A Royal Priesthood

Bernie Elliot   -  

But you are a chosen race, a royal priesthood, a holy nation, a people for his own possession, that you may proclaim the excellencies of him who called you out of darkness into his marvelous light. – 1 Peter 2:9

If I gave you five words to describe yourself as a Christian or to depict the identity of the people of God what words comes to mind? Would priesthood be on your list? Priesthood is, in fact, a central identity of the people of God-one that appears in the garden in Genesis and weaves its way through Scripture’s narrative all the way to the new heavens and earth in Revelation. In 1 Peter 2.9 the Apostle makes it clear. “But you are a chosen race, a royal priesthood, a holy nation, a people for his own possession, that you may proclaim the excellencies of him who called you out of darkness into his marvelous light.” If you are in Christ you are a part of a priesthood. For some of you that’s surprising or puzzling. After all, “I’m just a stay at home mom busy feeding my kids, changing diapers, and cleaning up messes.” “I’m just a driver moving goods around the upstate New York region.” But you aren’t just a mom, driver, salesperson, teacher, engineer, or banker. In the midst of those very things you are a part of a priesthood. This identity, like all of our identities (Dad, US citizen, Syracuse resident), is crucial because it informs how we confront situation, how we view other people, what we talk about, and ultimately what we expect from life. I want us to reflect on 2 implications of this assigned identity.

One critical thing which we should consider is the posture of priests. They never existed for themselves. Often I’ll hear people say they are “practicing their priesthood” when they read the Bible or pray but this obscures the fact that no one is a priest to or for himself. They are appointed to act on behalf of others. This truth exposes the idea of Christian consumerism as that heretical and idolatrous brand of Christianity for which some of us have bargained. In this corruption, others, our neighbors, are most often out of view. We want to know what’s in it for us. How am I being blessed? But priests exist because someone else needs them. Hebrews 5.1 confirms, “For every high priest chosen from among men is appointed to act on behalf of men in relation to God.” This means that we have been called to look to the interests of others. Don’t miss that fact that life isn’t about self. Sinclair Ferguson writes, “Part of the beauty of the ‘self-image’ the gospel gives us is that it delivers us from narcissism, and from seeing ‘self’ as the central project of our lives. It produces a blessed release by inducing a new self-forgetfulness in us precisely because we now know who we really are.” So, as a mom, when you serve that little neighbor that your body miraculously bore, you are functioning as God designed the priesthood. When you provide for a neighbor in need because they are hurt or out of work you are posturing yourself as priests are intended.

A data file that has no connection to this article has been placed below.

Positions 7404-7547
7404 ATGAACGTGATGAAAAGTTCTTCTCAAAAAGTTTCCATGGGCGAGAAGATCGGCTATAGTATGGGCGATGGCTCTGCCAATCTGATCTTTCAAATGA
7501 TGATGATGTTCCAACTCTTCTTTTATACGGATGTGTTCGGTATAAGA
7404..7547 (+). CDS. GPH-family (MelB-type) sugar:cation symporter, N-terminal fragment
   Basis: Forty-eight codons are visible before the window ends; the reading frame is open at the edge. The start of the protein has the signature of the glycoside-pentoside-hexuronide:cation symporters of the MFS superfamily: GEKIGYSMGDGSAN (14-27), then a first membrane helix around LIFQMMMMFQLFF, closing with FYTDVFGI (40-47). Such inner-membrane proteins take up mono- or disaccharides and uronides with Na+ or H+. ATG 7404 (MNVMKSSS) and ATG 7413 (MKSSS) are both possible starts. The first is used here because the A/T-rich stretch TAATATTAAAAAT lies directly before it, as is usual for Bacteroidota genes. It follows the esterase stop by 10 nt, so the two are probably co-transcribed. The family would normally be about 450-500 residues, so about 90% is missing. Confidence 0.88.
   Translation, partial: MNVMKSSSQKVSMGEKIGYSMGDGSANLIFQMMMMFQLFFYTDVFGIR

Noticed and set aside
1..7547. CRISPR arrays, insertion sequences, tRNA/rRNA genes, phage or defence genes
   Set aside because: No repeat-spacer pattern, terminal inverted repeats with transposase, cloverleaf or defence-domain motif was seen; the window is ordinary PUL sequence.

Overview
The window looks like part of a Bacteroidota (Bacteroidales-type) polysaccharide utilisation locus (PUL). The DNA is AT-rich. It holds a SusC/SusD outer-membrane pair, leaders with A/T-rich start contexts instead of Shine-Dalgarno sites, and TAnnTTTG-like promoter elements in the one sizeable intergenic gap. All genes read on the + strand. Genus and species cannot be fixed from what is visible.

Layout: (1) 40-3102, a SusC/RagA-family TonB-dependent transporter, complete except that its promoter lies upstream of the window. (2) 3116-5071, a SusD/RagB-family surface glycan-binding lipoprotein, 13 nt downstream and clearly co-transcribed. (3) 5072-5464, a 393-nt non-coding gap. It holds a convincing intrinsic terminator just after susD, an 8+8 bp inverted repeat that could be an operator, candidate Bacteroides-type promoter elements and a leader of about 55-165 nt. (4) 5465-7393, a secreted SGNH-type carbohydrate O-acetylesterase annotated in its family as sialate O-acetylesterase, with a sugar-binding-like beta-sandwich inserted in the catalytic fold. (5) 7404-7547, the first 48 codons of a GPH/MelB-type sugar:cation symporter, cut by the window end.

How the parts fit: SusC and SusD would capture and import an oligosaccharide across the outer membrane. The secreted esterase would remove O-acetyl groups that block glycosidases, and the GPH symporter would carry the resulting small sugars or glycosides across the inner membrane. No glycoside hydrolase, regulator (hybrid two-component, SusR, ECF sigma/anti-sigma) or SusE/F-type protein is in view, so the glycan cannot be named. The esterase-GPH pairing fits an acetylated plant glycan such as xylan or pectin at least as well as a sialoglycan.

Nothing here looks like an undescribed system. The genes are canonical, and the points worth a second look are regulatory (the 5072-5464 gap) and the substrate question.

Second, and perhaps more obviously, we are fashioned into a royal priesthood to declare the praises of Him who called us out of darkness. Don’t miss that as Peter writes this letter he is consumed by the suffering of those to whom he writes. It is for this purpose that he penned these words. So, if this function of priesthood, declaring God’s excellencies, is read within the context of this letter it makes sense that he has a unique perspective on how such a declaration might be made. Perhaps one significant way God’s excellencies are proclaimed in the midst of hardship and difficulties is by suffering well (see 1 Peter 2.12 as just one specific example). That is to say, when those who are suffering treasure God more than whatever they are losing or stand to lose they declare to all who witness their plight that God is desirable beyond imagination. People of God, be clear. By both our rejoicing and perseverance in doing good we demonstrate that God’s excellencies far outweigh the goodness of what we potentially might lose or have lost in our hardships be it our money, job, reputation, health, or even those we love dearly.

Renovation Church, make no mistake about it. Don’t be confused. We are a royal priesthood for the good of our neighbor and the glory of our God.